Recently, I was in a leadership training program – Northwest Regional Leadership Forum.  One of my assignments for the class was to facilitate the book Brain Rules by John Medina.  To illustrate one of the concept in the book, I designed a simple exercise:

  1. Team-up 2 people
  2. Have each person connect the dot  on a picture containing 100 or more dots.  Record their activity time.
  3. Have each person do simple addition and subtraction sums (I used a handful of sums using a worksheet generated from a site like this one – Math Worksheets).  Record their activity time.  Add time from step 2.
  4. Second part of exercise, I had one person start another connect the dot worksheet, while simultaneously his partner ask him to do simple math sums.  Record the time.
  5. Compare the combined time (from step 2 and step 3) to the time from step 4.

What do you think the results were? What took longer – the time spent connecting the dots and the math sums, when done serially; or, the time it took  to do them simultaneously?  Before starting the exercise, I asked this question, and almost all my classmates thought, it would be when we multi-task.  After all, we were all managers and we were masters at multi-tasking, right?  Well, it didn’t quite work out that way.  Everyone took more time to complete the exercise when trying to multi-task compared to when they focused on doing each activity serially.  (I should add there was one person, who was an exception – so either he is a freak or he cheated!).

So what’s going on?  John Medina says research show that, we humans cannot multi-task.  What we do instead is task-switch.  So for my classmates, the sequence went something like this: start connecting the dots; got an interruption in asking him to do a math sum; stop connecting the dots; do the sum and then go back to connecting the dots.  What was more interesting is that some people got so distracted that at the end of the exercise, they didn’t have the dots connected properly or made mistakes on their math sums.  And this is precisely what Medina says to expect: “a person who is interrupted takes 50 percent longer to accomplish a task.  Not only that, he or she makes up to 50 percent more errors.”

Similar studies of multi-tasking while driving (especially talking on the cell phone) shows that it impairs a driver to such a degree, that it is almost like driving under the influence.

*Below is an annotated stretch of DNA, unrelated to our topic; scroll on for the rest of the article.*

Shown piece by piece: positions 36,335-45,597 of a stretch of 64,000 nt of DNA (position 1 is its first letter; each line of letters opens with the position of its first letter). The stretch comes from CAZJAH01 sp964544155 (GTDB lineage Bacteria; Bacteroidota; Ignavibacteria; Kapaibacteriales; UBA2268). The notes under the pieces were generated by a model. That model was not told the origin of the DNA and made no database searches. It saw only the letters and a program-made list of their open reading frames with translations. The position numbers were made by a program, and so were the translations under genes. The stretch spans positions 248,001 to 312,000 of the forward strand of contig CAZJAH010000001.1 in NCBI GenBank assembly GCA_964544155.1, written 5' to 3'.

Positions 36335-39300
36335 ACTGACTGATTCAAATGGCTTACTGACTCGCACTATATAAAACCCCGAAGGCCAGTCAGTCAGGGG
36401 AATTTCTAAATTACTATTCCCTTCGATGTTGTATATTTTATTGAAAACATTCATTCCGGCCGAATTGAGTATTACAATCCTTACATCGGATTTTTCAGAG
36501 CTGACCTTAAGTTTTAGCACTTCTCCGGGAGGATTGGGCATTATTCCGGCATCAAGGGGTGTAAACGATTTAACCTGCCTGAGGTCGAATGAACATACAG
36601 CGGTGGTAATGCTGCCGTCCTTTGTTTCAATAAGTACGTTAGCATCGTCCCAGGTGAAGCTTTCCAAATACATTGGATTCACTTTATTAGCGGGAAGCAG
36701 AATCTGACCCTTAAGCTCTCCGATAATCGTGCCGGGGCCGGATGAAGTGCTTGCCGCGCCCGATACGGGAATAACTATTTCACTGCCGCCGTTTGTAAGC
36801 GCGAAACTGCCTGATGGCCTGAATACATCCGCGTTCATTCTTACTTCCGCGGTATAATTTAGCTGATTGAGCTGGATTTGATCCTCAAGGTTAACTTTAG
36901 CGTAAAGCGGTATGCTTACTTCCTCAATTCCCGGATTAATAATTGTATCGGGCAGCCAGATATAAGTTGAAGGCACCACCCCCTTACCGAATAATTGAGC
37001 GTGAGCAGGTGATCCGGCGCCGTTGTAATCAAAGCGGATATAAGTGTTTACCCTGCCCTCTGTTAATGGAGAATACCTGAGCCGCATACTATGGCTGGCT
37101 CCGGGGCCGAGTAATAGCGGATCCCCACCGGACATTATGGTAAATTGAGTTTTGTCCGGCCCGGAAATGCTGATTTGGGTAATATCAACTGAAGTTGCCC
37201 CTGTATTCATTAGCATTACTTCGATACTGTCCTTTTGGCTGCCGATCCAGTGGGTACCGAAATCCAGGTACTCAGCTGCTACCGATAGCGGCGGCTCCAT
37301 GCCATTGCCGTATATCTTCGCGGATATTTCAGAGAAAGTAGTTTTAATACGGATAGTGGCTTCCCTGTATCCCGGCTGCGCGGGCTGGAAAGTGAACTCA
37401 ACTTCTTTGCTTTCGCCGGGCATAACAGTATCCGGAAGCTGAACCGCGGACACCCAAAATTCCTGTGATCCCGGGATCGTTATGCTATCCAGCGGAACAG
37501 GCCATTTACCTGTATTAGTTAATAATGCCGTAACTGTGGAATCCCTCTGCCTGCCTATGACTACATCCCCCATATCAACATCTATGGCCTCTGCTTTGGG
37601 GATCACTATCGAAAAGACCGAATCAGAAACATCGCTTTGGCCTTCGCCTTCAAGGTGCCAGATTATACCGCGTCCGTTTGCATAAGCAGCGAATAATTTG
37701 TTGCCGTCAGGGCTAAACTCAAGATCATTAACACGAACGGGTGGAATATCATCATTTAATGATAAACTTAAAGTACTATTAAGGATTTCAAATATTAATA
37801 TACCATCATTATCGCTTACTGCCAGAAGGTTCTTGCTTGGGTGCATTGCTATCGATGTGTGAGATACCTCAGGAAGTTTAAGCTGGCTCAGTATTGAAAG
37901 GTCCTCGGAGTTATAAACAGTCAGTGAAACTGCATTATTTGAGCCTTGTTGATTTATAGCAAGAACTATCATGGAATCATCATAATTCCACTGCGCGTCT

Mary and Tom Poppendieck in their book Lean Software Development: An Agile Toolkit, list task-switching as one of the sources of waste.  And a very common way, we ask our team members to engage in task-switch by design, is by putting them on more than one agile teams.

What’s more, we also have to battle with constant interruption from phones, emails, IMs, streams of social media, and walk-ins.  How do we manage to get any work done?

So how can we support our teams to minimize distractions?   Well, we can transition them to work on a single agile team.

We can create common space for co-located teams.  So that it allows team members to be available to answer questions, collaborate, to problem solve, or be around to soak in information from the ambient conversations.  And we can create  hotel cubes, which allows people to get away for a while and attend to private matters, and this way, they don’t clutter the team space with unwanted noise.

We can shutoff our collection of communication tools even if it for few hours, when we really have to focus on tasks.  I have seen some team members do this very effectively by putting specific messages on their emails or IMs that they are unavailable during certain time period.

We can cull the lists of in-flight projects and try a no standing meeting day.  Both of these last items are getting tried at my work.  And it will be interesting to see what improvements we will see.

We humans still haven’t evolved to effectively multi-task, unlike hindu goddesses, who have multiple limbs and heads and can slay multiple demons at the same time!

So it is best to heed the advise of a zen master: “When washing dishes, wash dishes!”

 

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